University presidents often describe their positions as all-consuming, exhausting jobs. But for Candace Vancko, Bjong Wolf Yeigh, and John F. Schwaller, three presidents in the State University of New York System, running one campus just wasn't enough
Plans announced this month call for the three leaders to simultaneously run two of the system’s smaller campuses each. Vancko, currently the president at SUNY Delhi, will take on additional responsibilities at SUNY Cobleskill. Yeigh, at SUNY Institute of Technology, will take on responsibilities at Morrisville State College. And Schwaller, president of SUNY Potsdam, will add responsibilities at SUNY Canton.
The Morrisville State presidency had been vacant for a several months, so Yeigh's appointment did not require any administrative shifting. Presidents at Cobleskill and Canton resigned in recent days, before the formal announcements were made that Vancko and Schwaller would be taking over their positions.
The move is part of a larger push by the system's central office to spur regional collaboration among institutions. Ideally, administrators say, the two-campus presidents will be able to find ways to consolidate administrative functions in areas such as purchasing, information technology, and human resources, thereby saving taxpayer dollars. Despite the shared leaders, administrators say they hope to maintain each campus's distinct identity, academic programs, and support base.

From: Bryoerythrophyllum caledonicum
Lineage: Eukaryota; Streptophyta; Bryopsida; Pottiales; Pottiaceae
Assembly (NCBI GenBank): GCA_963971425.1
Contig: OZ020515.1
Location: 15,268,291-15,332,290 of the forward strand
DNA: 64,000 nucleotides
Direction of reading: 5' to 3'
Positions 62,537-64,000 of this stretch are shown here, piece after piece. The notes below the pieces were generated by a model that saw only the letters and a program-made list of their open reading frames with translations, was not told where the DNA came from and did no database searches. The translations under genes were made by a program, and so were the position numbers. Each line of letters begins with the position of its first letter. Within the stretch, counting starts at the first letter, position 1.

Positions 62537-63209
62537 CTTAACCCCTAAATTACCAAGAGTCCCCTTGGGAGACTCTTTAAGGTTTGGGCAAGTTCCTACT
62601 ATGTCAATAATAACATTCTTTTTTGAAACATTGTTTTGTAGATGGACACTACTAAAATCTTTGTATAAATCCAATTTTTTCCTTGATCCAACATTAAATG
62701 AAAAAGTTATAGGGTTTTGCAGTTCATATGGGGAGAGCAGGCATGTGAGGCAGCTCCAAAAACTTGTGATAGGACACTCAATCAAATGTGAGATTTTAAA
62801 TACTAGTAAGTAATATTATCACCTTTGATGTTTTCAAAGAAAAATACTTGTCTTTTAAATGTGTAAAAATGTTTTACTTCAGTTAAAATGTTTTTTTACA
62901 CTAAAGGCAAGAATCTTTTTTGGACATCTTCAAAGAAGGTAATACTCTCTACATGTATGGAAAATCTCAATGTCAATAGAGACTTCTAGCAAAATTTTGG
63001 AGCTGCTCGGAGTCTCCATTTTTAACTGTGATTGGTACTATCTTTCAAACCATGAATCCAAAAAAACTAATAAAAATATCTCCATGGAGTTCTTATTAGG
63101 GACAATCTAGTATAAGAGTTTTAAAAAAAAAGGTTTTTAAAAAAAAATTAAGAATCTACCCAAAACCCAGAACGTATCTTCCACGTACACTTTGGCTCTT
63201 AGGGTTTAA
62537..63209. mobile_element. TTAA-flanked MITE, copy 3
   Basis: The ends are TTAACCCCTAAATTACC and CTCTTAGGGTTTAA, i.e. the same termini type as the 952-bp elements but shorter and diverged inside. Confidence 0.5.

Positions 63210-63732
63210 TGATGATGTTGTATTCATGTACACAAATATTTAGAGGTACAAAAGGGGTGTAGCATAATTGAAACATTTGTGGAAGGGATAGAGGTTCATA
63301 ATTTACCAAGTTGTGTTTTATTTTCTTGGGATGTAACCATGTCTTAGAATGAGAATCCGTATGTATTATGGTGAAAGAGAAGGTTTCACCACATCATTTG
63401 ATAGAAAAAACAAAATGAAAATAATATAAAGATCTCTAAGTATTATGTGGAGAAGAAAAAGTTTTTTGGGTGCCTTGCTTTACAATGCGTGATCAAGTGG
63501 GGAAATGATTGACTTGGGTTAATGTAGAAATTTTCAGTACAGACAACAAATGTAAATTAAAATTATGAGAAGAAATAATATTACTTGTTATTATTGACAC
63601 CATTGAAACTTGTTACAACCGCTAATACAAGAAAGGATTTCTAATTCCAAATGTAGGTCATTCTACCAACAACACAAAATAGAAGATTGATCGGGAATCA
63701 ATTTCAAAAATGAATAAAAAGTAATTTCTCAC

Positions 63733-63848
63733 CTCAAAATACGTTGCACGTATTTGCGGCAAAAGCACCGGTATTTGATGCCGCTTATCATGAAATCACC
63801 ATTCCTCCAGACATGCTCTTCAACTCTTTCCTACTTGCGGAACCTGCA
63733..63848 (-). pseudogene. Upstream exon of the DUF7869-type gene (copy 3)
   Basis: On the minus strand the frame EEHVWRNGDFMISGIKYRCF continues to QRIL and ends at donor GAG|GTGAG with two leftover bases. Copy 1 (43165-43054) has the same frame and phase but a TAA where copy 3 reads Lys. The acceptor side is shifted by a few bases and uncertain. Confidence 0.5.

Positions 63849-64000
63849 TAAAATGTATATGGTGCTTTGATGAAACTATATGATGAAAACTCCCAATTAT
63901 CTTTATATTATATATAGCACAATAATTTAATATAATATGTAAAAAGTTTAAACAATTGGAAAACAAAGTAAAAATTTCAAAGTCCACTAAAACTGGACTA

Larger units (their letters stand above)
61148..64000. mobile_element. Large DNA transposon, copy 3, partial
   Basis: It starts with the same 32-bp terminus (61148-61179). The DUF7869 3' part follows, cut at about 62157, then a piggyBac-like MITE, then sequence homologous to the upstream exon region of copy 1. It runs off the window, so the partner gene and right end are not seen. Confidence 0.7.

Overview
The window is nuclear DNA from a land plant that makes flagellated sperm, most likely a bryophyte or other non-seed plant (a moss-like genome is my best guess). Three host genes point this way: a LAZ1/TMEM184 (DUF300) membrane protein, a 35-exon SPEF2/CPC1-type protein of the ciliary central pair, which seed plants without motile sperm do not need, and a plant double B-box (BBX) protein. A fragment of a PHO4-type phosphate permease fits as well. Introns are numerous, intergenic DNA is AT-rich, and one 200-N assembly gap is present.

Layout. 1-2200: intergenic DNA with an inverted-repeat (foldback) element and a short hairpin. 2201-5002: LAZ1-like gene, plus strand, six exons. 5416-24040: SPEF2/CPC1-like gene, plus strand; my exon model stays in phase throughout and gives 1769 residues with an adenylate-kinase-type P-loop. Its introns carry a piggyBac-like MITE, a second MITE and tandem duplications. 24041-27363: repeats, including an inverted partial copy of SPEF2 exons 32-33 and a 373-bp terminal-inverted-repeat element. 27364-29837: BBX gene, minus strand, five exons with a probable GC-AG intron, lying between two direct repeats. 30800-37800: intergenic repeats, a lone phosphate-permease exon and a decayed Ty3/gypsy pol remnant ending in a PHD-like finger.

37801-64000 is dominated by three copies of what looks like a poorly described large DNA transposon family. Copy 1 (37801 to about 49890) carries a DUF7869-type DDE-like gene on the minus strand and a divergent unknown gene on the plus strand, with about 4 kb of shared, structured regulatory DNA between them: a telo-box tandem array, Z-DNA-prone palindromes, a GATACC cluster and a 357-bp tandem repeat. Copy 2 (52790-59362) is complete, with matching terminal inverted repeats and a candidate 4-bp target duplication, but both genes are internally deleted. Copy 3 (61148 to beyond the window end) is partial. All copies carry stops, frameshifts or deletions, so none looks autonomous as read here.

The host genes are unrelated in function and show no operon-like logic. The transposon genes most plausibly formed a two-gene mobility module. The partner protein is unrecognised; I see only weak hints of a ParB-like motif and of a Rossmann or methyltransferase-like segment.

Merging administrative services such as technology or human resources has been a tactic floated by several systems to help cope with decreased revenues and increased administrative costs. Several systems have proposed merging entire institutions or shutting down campuses. But wedding the senior administrations of two universities while letting each campus retain its separate identity in the way that SUNY is proposing is a relatively new tactic.
Observers say the consolidation efforts could be baby steps toward eliminating campuses from what is often considered a system that is too large (64 campuses total) for the state’s population, though system administrators said this is not the case. What seems more likely, observers said, is that the consolidations could signal a new era of increased centralization for the system, which has a history of relatively weak central control.
“For years the system has been very decentralized, and there has not been a great deal of collaboration among the campuses,” said Jason Lane, a professor of educational administration and policy studies at SUNY Albany. “This seems like an initiative by the central administration to find ways in which we can have more collaboration.”
SUNY, like many public university systems, has seen its state support significantly decreased over the past few years as New York has grappled with funding shortfalls. Lawmakers have slashed the system’s funding by about a third since 2008, and administrators said recent plans to increase tuition do not go far enough in making up for the losses.